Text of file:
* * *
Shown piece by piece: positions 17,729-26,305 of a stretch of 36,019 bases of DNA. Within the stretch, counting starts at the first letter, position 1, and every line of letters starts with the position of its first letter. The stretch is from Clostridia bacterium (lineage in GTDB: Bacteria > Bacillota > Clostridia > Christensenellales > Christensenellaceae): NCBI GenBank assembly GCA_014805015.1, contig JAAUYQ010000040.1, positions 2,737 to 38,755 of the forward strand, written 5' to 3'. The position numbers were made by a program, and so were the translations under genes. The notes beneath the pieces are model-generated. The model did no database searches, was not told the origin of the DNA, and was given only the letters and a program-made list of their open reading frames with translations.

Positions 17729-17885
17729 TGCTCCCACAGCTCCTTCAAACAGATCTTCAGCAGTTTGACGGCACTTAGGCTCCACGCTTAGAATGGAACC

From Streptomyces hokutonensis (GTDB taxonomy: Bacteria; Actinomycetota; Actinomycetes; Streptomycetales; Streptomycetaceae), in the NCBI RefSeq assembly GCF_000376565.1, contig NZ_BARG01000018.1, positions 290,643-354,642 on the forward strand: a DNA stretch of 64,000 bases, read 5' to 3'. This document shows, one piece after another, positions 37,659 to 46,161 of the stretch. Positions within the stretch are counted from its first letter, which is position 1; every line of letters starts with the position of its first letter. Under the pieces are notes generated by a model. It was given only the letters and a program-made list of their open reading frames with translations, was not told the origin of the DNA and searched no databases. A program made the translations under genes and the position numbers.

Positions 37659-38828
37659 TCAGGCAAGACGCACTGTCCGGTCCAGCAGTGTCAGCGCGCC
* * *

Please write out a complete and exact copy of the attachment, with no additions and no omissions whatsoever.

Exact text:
Shown piece by piece: positions 17,729-26,305 of a stretch of 36,019 bases of DNA. Within the stretch, counting starts at the first letter, position 1, and every line of letters starts with the position of its first letter. The stretch is from Clostridia bacterium (lineage in GTDB: Bacteria > Bacillota > Clostridia > Christensenellales > Christensenellaceae): NCBI GenBank assembly GCA_014805015.1, contig JAAUYQ010000040.1, positions 2,737 to 38,755 of the forward strand, written 5' to 3'. The position numbers were made by a program, and so were the translations under genes. The notes beneath the pieces are model-generated. The model did no database searches, was not told the origin of the DNA, and was given only the letters and a program-made list of their open reading frames with translations.

Positions 17729-17885
17729 TGCTCCCACAGCTCCTTCAAACAGATCTTCAGCAGTTTGACGGCACTTAGGCTCCACGCTTAGAATGGAACC

From Streptomyces hokutonensis (GTDB taxonomy: Bacteria; Actinomycetota; Actinomycetes; Streptomycetales; Streptomycetaceae), in the NCBI RefSeq assembly GCF_000376565.1, contig NZ_BARG01000018.1, positions 290,643-354,642 on the forward strand: a DNA stretch of 64,000 bases, read 5' to 3'. This document shows, one piece after another, positions 37,659 to 46,161 of the stretch. Positions within the stretch are counted from its first letter, which is position 1; every line of letters starts with the position of its first letter. Under the pieces are notes generated by a model. It was given only the letters and a program-made list of their open reading frames with translations, was not told the origin of the DNA and searched no databases. A program made the translations under genes and the position numbers.

Positions 37659-38828
37659 TCAGGCAAGACGCACTGTCCGGTCCAGCAGTGTCAGCGCGCC